Political campaigns, the fallout from the opioid crisis, the effects of racial tension and the shock waves rippling from a global pandemic. These are some of the threads tying together photographer Philip Montgomery’s book, “American Mirror” (Aperture, 2021).

Montgomery is one of the most distinctive photographers working today. His work illuminates myriad issues that seem to be driving the division in the United States has been experiencing for some time. Over the past several years, Montgomery has been present for most of the key events shaping life in the United States — from hurricanes to covid and the opioid crisis. Montgomery’s photos are stark and cut to the bone, an appropriate reflection of the many traumatic situations he has found himself in.

With everything amplified through social media and the 24/7 nature of televised news, newspapers, websites and podcasts, it takes the kind of unique approach that Montgomery uses just to glean a pinprick of attention these days. “American Mirror” showcases Montgomery’s photographic virtuosity. Whether he’s taking photos on a campaign trail or plumbing the dark depths of the opioid crisis or the coronavirus scourge, Montgomery has documented it all in his signature style.

There is an undeniable power to the technical side of Montgomery’s photographs. They aren’t subtle — they are often as brutal as the situations they depict. He’ll often enlist the raw, flattening effect of a flash’s artificial light in the construction of his images. But just as often, Montgomery zeros in on the emotion of the situation — a tear on the face of a woman inside a “detox” wing of a county jail; demonstrators embracing before a curfew goes into effect after the murder of George Floyd in Minneapolis.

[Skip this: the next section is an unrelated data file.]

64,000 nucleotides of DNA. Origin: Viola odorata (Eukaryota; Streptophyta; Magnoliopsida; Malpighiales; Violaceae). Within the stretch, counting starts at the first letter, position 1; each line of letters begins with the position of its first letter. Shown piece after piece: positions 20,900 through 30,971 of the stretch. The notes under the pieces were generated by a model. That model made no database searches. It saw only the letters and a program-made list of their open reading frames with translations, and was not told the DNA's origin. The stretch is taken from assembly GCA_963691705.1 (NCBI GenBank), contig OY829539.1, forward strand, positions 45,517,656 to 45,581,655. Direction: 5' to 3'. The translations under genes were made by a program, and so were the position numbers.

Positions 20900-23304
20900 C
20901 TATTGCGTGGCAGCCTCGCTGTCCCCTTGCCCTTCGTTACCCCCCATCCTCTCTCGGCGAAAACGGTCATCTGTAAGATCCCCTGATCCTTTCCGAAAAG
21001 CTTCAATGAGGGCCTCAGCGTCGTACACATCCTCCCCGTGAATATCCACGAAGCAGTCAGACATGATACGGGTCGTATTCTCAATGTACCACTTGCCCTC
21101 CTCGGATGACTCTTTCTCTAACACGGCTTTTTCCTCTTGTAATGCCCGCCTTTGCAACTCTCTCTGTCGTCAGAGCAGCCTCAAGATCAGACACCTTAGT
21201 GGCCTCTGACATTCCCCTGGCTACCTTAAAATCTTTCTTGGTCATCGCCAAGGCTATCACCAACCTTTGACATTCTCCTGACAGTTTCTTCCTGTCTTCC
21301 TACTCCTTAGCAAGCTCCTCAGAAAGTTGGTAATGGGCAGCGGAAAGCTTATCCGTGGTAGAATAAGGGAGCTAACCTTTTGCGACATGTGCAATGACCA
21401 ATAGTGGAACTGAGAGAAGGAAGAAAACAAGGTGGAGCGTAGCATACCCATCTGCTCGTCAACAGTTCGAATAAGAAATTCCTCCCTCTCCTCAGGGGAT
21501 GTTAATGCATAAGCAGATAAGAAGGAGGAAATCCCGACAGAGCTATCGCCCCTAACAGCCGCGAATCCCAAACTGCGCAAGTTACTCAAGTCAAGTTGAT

Writing in an introduction to “American Mirror,” Jelani Cobb of the New Yorker says:

“For more than seven years, Montgomery has borne witness to a series of watersheds, dates and locales whose reference call to mind conflict the way that the names of pivotal battles in a war do. . . .Montgomery turned his camera to a place bound by the creed of ‘we the people’ that has eternally struggled to define whom that appellation applies to . . . . In their totality, these seventy-one images seem like a series of exhibits of the sort presented to a jury — whether this is a case for our collective defense or our prosecution remains to be seen.”

If we have anything that unites us during these turbulent times, it is the sense of being constantly bombarded day after day by crisis after crisis. “American Mirror” is an eloquent and unflinching reminder of this. It’s not an easy book to look at; it’s not supposed to be.

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